"Not all about me?" Cordelia shouted, feigning surprise. "If it's not all about me, then who else could it possibly be? Ha!" And the plump woman cantered away.

Viktor rubbed his temples.

"Boss—" Symon began.

Viktor held up a hand, silencing the one-eyed man at once. He turned to the old man who had spoken. "Jolly, I need your help with something."

"Of course you do," Jolly admitted. "I am your intellectual superior, after all."

Symon interjected. "Hey now, weren't you just giving ol' Cordelia a lesson in humility?"

"What of it, buffoon?" Jolly replied in a bored tone.

"Listen, you crotchety gaffer—"

"Symon, be silent," Viktor commanded.

The one-eyed trouper complied at once.

"Yes, Symon, do shut up." Jolly smiled menacingly.

"Jolly," Viktor said with severity, "We need a way out."

"Out," Jolly repeated, nodding southward. "Of the city, you mean."

Viktor nodded. "Yes. As soon as the day arrives. I want to be out."

"And the brilliant Viktor Enticus didn't think of an escape plan on the way here?"

Viktor gave the old man an exasperated look. "Just do it, Jolly."

"At once, sir," the old man bowed, "at once." And he lumbered away, towards the Dervish Box.

"Why do ya put up with him, Boss?" Symon asked, glaring after the old man.

"You know why, Symon."

"There's plenty of damn playwrights in Evalace. Besides, don't he mostly adapt them for Enticus anyway? Just a damn playwright…"

"He's my father's playwright," Viktor said flatly. "And I'll have no more talk about him."

A pause.

"Sorry, Boss."

Viktor stared at the ground, absently tapping his foot against the dirt. "Go find Jewel. Get started on the tent. You know where to put it."

"Sure, Boss."

Quinzelle Enticus weaved her way through the tremendous crowds of Vitas Noct, careful not to attract any attention. That feat, however, was not easily done with a pair of muscled stuntmen breathing down her back. Quinn had known Ripper and Edge before even meeting Viktor—she had been forced to go through them to speak to him; they were his personal bodyguards at the time.

Still are, Quinn thought. And mine now, as well.

Edge was the farther twin from her, silent as always. Quinn appreciated him for his calm demeanor, it reminded her of Viktor. Edge's brother, however, was another matter entirely. He loved to chat.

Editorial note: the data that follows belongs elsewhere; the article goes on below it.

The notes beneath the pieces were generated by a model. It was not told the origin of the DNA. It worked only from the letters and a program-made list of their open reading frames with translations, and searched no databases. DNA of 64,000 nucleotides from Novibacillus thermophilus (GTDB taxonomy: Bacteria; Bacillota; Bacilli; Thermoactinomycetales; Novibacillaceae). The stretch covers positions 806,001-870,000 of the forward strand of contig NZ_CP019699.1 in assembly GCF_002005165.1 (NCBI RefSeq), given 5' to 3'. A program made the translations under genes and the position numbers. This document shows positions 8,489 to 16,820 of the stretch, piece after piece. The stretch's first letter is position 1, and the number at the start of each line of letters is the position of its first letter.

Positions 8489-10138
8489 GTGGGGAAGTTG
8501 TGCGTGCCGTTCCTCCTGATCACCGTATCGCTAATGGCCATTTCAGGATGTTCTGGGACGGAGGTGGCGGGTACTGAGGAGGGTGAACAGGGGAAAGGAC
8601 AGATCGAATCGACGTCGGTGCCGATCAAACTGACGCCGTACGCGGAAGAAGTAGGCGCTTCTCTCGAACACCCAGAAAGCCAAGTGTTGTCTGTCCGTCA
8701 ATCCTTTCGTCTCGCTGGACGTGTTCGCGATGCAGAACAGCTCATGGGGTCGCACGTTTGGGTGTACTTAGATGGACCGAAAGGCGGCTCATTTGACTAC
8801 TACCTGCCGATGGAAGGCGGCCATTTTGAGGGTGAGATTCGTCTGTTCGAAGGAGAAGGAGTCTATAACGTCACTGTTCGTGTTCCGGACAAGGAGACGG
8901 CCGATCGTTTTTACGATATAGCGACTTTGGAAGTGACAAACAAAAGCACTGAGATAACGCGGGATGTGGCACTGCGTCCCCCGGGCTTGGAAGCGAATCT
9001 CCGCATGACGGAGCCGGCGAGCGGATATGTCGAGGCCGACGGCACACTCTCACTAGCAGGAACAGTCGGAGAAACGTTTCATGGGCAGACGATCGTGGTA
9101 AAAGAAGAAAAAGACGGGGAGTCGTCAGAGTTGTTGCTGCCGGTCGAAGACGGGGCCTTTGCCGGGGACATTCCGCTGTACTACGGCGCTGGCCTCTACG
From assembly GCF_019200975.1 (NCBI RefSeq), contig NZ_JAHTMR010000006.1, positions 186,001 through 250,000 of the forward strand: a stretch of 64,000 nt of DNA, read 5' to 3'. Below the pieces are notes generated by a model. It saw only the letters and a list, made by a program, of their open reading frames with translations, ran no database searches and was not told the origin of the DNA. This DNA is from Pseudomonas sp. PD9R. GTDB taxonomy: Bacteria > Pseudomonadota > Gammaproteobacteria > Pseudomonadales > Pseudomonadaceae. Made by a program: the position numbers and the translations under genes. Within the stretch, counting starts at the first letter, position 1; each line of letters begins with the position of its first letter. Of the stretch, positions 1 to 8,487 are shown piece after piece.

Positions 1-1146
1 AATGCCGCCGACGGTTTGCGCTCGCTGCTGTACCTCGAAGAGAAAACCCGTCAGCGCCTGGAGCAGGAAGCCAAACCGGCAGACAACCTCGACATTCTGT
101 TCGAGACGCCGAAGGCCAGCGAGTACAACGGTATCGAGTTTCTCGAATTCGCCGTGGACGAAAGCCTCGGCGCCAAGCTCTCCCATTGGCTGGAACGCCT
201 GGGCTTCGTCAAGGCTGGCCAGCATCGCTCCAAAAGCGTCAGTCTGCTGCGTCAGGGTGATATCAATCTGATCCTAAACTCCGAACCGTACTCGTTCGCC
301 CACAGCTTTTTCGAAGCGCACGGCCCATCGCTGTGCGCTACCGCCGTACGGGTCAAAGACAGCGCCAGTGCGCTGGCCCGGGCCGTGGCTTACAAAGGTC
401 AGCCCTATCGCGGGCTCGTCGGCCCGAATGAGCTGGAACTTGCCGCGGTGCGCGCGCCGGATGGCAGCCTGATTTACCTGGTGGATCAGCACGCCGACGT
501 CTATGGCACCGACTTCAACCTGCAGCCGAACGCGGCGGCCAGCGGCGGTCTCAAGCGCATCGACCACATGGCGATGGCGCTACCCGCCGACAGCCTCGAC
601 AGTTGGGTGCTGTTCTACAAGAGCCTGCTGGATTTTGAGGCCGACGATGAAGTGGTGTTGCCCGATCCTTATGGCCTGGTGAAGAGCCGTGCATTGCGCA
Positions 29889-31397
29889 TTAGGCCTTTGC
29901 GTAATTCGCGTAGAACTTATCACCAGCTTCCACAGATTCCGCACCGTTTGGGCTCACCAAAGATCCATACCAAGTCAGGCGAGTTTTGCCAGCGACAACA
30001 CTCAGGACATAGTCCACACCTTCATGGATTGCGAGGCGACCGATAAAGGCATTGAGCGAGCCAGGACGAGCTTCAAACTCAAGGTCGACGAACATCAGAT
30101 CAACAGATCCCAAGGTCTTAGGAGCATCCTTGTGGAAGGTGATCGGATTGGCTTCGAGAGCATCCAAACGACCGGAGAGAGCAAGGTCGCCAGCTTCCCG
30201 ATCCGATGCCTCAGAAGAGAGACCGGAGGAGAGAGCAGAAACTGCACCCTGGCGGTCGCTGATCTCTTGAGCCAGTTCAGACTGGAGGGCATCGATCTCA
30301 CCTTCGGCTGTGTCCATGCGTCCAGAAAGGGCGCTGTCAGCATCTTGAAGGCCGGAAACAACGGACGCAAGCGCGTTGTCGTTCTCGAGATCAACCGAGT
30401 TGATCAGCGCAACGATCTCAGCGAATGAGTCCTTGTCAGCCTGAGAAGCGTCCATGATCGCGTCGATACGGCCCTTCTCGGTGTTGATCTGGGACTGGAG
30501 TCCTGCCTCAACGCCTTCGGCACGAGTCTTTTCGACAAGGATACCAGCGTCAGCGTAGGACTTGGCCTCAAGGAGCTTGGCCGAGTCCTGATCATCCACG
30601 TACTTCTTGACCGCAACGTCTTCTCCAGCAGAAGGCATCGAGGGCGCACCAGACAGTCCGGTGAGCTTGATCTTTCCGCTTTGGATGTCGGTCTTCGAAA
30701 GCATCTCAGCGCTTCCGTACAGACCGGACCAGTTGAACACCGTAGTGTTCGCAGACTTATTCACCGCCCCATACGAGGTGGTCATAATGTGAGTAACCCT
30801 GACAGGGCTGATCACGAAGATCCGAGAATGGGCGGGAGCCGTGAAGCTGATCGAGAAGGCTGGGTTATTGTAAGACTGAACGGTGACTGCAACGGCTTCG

"I hope we're not lost, Quinn," Ripper looking wide-eyed at all the sandmen.

"I am well aware of where we are, Ripper, not to worry," Quinn assured.

"Are you certain? The moon seems all faint, and I don't want to be out here when it's time."

"We have a few hours yet," Quinn replied, concentrating on finding her destination.

"That's all odd-looking, don't you think, Quinn?" Ripper said nonchalantly. He pointed over her shoulder towards a purple and green tent where a blond-haired girl stood.

Quinn glanced in the direction Ripper directed, intending only to humor him. She had to admit that the scene did look rather strange. The girl was at the striped tent, hunched over the table, seemingly enthralled by something. The table, however, was blank, a wooden strip of nothing. Quinn continued to stare at the girl. She seemed to be talking to someone across the table, but Quinn saw no one.

"Little girl must be playing some game, eh, Quinn?" Ripper remarked with a little uneasiness in his voice.

Quinn could not tear her eyes away. The girl had cringed at something; she had something in her hand, and now was sprinting away from the tent, looking terrified.

"Some game," Quinn murmured.

The Dux Palisade was home to the royalty of Vitas Noct, and excepting the Tower of Ereba itself, was the closest one could get to the center of the Symviridian capital. The tall, thin arches of the royal manor reached high into the dark sky where even the smoldering lights on the surface could not reach. The rooftops remained illuminated, however, so brilliant was the gleam of the Tower of Ereba, seat of Sovereign Dusk.

As Quinn understood it, Sovereign Dusk lived in the Tower as the eternal monarch over all the Symviridia. Over the years of performing in Vitas Noct, Quinn had learned a few things. Sovereign Dusk never left the tower; no one had seen him in centuries. Still, the lights on the tower were lit every night and every morning they were extinguished. The tower had no obvious entrances as far as Quinn could see and the rough, curving sides of the tower seemed impossible to climb. Less a tower…more a prison.